Rural Rotations Making a Difference
OHSU School of Dentistry’s Class of 2015 began their community rotations in earnest beginning June 23. About two-thirds of the class will provide patient care this summer at about 30 sites in Oregon, Washington, Montana, and Alaska, with one student in Oklahoma.
“This class is very assertive and they wanted to take advantage of the longer break this year (due to academic scheduling for the move to South Waterfront) to meet their graduation requirement, gain experience in the community, and give back to underserved communities,” said Jill Mason, M.P.H., R.D.H., associate professor of periodontology and community dentistry, and director of the rotations. “They all signed up early for their community experience, and I suspect a number of them will more than meet their two-week graduation requirement.”
OHSU dental students have long provided care to medically-compromised, uninsured, and underinsured patients at Russell Street Clinic in north Portland. The community rotation program piloted in 2009 expanded upon that community effort, bringing dental students into other parts of the state, particularly rural areas.
Over the past five years, the community rotation program has grown incredibly, with a particular focus on increasing community health sites, and dental students are now required to provide care in the community for a minimum of two weeks. In 2009-2010, when community rotations were an elective, 30 students provided care at 12 sites for 112 weeks, compared to 2013-2014 with 72 students providing care at 30 sites for a total of 186 weeks.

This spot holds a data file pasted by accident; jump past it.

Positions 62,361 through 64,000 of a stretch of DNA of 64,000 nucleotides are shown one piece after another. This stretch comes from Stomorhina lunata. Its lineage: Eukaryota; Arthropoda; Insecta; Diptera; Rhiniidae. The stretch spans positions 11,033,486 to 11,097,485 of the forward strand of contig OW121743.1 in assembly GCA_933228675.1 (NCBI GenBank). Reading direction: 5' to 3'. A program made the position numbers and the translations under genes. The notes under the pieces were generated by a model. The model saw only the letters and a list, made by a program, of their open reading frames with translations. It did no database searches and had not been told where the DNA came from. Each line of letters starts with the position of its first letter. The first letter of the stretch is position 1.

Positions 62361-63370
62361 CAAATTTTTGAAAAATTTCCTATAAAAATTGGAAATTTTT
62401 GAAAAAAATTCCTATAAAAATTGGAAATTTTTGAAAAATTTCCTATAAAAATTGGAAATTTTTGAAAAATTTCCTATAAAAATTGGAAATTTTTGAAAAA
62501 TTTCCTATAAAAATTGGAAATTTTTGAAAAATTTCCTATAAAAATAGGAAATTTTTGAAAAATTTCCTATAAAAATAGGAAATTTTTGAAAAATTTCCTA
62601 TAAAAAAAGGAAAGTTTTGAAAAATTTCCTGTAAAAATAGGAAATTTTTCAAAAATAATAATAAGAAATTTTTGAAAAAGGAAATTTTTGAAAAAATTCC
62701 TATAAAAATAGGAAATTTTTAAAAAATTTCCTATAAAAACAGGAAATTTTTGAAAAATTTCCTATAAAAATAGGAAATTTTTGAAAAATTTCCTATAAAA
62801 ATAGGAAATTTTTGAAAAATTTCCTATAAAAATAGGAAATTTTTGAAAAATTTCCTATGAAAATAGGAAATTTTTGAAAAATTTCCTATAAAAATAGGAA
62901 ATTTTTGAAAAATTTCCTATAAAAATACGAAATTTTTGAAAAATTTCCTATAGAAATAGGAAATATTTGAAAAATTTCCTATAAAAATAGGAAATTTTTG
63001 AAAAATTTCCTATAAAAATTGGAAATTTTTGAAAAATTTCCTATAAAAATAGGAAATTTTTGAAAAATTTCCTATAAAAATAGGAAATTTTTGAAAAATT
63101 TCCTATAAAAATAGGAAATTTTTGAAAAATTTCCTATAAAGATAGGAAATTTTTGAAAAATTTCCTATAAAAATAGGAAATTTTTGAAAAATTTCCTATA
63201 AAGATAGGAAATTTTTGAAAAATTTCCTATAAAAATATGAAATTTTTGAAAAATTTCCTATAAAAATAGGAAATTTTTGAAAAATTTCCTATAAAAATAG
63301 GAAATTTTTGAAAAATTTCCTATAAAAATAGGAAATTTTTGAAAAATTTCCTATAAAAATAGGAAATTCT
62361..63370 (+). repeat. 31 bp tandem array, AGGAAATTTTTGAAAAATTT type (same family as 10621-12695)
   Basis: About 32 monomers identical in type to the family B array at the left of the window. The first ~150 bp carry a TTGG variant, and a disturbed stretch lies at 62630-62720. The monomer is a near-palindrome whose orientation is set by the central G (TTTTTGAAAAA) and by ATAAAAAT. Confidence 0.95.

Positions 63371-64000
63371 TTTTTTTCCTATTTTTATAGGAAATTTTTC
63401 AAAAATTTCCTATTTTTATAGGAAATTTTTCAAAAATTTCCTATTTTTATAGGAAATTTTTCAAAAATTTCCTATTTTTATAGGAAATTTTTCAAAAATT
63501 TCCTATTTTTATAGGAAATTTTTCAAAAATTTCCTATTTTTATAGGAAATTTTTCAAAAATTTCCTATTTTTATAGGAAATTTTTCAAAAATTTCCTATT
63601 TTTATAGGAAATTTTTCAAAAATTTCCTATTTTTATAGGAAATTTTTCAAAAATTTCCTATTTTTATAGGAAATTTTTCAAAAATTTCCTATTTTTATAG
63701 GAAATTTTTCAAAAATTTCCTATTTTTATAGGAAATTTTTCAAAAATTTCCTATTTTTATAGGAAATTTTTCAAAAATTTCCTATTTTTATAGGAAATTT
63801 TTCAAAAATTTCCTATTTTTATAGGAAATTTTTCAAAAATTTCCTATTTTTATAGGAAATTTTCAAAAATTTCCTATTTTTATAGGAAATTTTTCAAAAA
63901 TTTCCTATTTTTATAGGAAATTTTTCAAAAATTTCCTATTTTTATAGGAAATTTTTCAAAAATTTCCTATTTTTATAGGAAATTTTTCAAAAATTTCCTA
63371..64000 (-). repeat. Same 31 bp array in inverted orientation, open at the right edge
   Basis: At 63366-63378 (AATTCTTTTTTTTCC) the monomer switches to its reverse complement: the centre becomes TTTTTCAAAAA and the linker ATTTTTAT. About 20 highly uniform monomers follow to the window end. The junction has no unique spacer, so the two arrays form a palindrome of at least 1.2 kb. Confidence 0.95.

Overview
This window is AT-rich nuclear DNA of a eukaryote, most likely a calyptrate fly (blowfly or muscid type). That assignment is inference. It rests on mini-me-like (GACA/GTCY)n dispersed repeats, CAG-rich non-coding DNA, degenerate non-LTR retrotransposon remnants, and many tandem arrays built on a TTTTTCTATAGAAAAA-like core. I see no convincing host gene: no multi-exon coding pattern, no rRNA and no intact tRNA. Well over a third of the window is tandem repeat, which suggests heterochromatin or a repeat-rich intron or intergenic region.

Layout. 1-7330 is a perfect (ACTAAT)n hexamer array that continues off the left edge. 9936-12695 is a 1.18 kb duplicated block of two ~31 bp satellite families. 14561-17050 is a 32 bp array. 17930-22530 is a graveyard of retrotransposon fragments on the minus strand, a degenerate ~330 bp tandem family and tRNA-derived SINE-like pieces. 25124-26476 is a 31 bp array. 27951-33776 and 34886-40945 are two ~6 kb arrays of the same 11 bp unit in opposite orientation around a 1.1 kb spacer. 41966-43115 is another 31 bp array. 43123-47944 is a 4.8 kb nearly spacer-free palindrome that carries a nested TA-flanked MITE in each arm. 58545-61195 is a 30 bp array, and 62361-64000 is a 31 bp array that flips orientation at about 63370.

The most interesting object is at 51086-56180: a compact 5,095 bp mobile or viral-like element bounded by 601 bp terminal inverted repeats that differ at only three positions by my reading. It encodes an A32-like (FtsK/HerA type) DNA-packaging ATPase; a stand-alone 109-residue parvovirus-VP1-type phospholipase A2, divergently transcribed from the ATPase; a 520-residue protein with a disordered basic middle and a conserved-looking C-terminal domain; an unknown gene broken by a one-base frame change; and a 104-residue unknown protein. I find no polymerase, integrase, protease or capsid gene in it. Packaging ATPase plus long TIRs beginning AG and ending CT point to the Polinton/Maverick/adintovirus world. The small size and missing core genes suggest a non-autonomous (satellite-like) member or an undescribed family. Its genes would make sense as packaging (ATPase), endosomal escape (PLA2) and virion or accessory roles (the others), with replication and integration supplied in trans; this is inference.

Many dental students now exceed the two-week community rotation graduation requirement. Of the 72 doctor of dental medicine graduates in 2014, 17, or 24 percent, completed three to six weeks of community service throughout Oregon, and in Washington and Montana.
“Dental students consistently tell us that the community experience is one of the highlights of dental school,” said Jill. “They can see patients at a dental office pace which really helps them test their skills outside the clinic, and gives them added confidence when they graduate.”
This summer, four new rotation sites were added, said Diane Sullivan, rotation coordinator in central administration, including Bellingham, Wash., Missoula, Mont., and Ontario, Ore. One student is in Wewoka, Oklahoma, an externship offered through the Indian Health Service.
Compared to five years ago, many students now opt for public health when they graduate from dental school. Initial counts for the Class of 2014 indicated that five students were pursuing public health after graduation.
“The neat backstory on community rotations is that many of our graduates decide after working in the community to go into public health,” said Jill. “Many are now preceptors at the sites where they did their own community rotation, and they are welcoming our students to their sites. At La Clinica del Valle in Medford , 10 of the 11 dentists are OHSU graduates, and all of the OHSU dentists have graduated since 2009 when we began piloting community rotations.
“The students really love getting out there and it’s been exciting to see.”